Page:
I personally think that closing the airport would encourage more people to buy houses in the core and surrounding areas, and actually live in them rather than just rent them out. That would help with the revitalization of the inner city; encouraging a sense of community because more house owners would actually live in the area, and would have pride in their neighbourhoods. If they were to convert the airport lands into a higher density (not strictly condos, but also European style walkups where each apartment has a door to the outside), walkable community with many local businesses, it would definitely be enticing to young professionals, families and retirees. If you look at successful European, and even North American cities, they usually have inner cores that are vibrant with walkable streets, that provide interesting shops, restaurants and activities, as well as office space, artist studios, schools and jobs. I do think that if planned well, the development of these lands provide an outstanding opportunity to be a leader for higher density urban, eco-friendly planning of west-central North American cities. It would be amazing to create a community where most residents would not have to rely mainly on personal vehicles to fulfil their daily routines. Getting people out on the streets encourages knowing your neighbours and employees of local businesses, which in turn reduces crime and increases community participation.

Bill said...

Dave: I agree on most all of your points. About the "poor CEO..." if you own a company and you or your employees use a car (or an airplane) regularly for work, would you prefer to have that car close to your business, or 20 minutes away? If you were thinking of opening a new office, would you put it close to where you can park the car, or far away?

I totally agree that Mayor Mandel should be putting the same challenges to other City funded developments.

Anonymous: "Just close the damn thing." That's pretty selfish. Just because I choose not to use City owned parks doesn't mean I think they should all be sold and filled with highrises. Oh, and most of the people who REALLY want the airport to remain open are regular NON RICH working folks!

EYES: Yep - the government fleet hangs out at the Muni. And it's regular tax-payin working people that work there and support the fleet. Do you really think the free rides for politicians, etc will change if they move the fleet to the International? The only thing that will change is that the chauffeur-driven limo ride will be 15 minutes longer.

Mags: Nice dreams. If your neighbourhood has become run down, it is not because there is an airport nearby. Higher density housing will NOT get people out on the street meeting their neighbours, or make them take pride in the neighbourhood. What percentage of those condos do you think would be owned by the people that live in them?

Sorry to hear that airplanes keep you awake at night. But airplanes have been flying overhead since long before that house was built, and I doubt very much that they are the reason your neighbourhood has degraded so. (So, why do you choose to live so close to an airport?) Personally, I like the sounds of aircraft flying overhead, it's the loud motorbikes on my street that bother me.

This airport serves a market that cannot be met by the other airports in the area. And it is not just the rich who use it, anymore than it is just the rich who can afford to golf or go to hockey games!

Mark said...

I would like to say to everyone before they decide about keeping the airport open or close it is to visit the Air museum on Kingsway Ave. There is alot of history about the airport dating back to the 1930's. That way people can decide if tearing up the airport and creating condo's is worth the history that will be lost.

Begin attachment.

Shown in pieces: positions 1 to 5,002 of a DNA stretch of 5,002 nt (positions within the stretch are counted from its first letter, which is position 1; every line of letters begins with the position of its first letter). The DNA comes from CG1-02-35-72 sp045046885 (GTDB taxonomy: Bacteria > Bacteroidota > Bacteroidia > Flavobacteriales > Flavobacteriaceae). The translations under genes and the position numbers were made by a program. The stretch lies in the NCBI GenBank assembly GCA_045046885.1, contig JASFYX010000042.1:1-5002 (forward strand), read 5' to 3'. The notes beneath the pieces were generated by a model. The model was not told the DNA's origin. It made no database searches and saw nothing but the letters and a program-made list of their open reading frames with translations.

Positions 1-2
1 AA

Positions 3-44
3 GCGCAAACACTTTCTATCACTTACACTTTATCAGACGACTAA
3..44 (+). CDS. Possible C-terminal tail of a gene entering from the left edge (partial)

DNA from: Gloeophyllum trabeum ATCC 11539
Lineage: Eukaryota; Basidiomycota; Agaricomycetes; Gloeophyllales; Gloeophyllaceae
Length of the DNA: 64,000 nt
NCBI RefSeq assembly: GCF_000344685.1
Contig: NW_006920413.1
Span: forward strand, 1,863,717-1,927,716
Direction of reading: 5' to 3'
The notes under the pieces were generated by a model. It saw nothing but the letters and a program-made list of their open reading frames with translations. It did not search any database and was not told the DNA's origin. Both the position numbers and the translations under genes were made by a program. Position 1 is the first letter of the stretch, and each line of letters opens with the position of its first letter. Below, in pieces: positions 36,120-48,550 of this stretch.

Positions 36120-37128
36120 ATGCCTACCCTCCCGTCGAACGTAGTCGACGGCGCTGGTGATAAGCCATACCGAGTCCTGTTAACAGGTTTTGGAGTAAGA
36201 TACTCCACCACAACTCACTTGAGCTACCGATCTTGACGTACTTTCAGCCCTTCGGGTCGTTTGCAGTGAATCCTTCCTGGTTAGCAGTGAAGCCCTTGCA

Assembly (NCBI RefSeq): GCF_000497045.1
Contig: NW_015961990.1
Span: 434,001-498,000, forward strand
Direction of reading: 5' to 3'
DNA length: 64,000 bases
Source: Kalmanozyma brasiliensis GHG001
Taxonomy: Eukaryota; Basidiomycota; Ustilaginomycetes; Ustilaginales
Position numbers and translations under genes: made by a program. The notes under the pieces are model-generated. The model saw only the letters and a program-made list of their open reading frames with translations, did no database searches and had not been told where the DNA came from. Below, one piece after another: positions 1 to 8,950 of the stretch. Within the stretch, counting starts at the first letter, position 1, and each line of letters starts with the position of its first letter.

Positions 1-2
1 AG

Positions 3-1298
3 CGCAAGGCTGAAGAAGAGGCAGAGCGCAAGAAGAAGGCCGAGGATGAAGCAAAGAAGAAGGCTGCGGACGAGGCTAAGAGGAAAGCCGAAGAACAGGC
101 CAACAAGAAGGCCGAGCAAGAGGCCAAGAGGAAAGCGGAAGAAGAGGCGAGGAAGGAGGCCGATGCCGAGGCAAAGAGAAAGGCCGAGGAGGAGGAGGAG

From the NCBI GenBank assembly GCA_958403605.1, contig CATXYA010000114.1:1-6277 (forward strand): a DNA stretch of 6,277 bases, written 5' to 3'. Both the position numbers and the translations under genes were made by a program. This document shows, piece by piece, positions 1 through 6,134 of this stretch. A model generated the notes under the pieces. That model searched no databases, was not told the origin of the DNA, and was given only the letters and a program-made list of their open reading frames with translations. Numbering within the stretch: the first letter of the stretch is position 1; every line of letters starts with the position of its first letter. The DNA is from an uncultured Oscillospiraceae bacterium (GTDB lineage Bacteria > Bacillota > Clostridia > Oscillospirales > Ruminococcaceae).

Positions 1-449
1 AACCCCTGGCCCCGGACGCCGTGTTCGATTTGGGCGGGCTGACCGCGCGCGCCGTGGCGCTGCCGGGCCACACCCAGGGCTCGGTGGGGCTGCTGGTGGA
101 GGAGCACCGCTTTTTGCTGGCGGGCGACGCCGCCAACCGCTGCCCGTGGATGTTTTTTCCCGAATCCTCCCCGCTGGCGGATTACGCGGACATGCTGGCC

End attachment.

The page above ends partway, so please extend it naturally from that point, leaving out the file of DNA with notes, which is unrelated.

Anonymous said...

Bill, you may not be correct in your assumption that the airport was there long before the house was. Back in 1950 when the International was being built, it was intended to REPLACE the Municipal airport. Is that not anough reason to assume the airport was closing.
I also disagree with your statement that it serves a market that cannot be met by other airports. Exactly what market does it serve that cannot be handled by one of the other airports and heliports around Edmonton?

Bill said...


The airport opened in 1927, so I will concede that it is theoretically possible that there is an older house in some neighbourhood surrounding the airport (but I highly doubt it). The International was conceived in 1955 to facilitate new aircraft that were on the horizon (pun intended). I can't say whether or not that it was intended to "replace" the Muni. The International opened in 1960. At that time, the Muni had been operating for more than 30 years - why would anyone assume that it was closing? And THAT event was 50 years ago - I think it's safe to say that there should be no surprises to anyone living within earshot of aircraft using the CCA.

The niche market that the CCA serves that cannot be met by other airports:
- the student pilot who is scrimping and saving every penny for flying lessons, and therefore does not own a car; (what if the average university student suddenly had to take the non-existent bus to Villeneuve?)
- the business owner who set up in Edmonton and uses an airplane because that is what makes the most sense for moving people around the province or the country
- the flight schools who have tried setting up in Villeneuve and couldn't make it work
- the out-of-town or out-of-province pilot who comes to CCA for building flight hours and/or to spend some time and money in Edmonton (personal experience here)

There are no public heliports in the Edmonton area (except for one small single helipad in Leduc). The local helicopter companies use a regular airport.

Bill said...

In addition to what Mark said - I urge both pro- and con- ECCA people to check out the Alberta Aviation Museum. Also, their Airfest is next Sunday (June 28). This is the only annual aviation event within several hours' drive. And you can even take public transit to the front door! (This unique event WILL be a casualty if the airport closes!!!!)